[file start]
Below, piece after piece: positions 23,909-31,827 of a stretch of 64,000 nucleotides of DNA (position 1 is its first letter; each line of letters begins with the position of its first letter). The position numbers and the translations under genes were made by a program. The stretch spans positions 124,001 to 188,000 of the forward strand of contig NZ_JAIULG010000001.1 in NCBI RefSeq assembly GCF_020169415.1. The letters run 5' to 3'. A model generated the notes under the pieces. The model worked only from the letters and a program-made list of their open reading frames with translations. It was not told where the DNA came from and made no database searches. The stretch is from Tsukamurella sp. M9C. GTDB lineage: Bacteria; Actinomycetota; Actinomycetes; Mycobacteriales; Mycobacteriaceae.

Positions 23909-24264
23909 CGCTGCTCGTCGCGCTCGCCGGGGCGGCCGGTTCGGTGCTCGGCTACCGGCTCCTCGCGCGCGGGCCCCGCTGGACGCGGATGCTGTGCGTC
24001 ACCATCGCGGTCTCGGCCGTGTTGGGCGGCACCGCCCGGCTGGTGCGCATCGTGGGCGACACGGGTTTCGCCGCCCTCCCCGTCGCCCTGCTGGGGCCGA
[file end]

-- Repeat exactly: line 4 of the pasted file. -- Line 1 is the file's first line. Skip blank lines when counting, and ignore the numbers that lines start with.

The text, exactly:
24001 ACCATCGCGGTCTCGGCCGTGTTGGGCGGCACCGCCCGGCTGGTGCGCATCGTGGGCGACACGGGTTTCGCCGCCCTCCCCGTCGCCCTGCTGGGGCCGA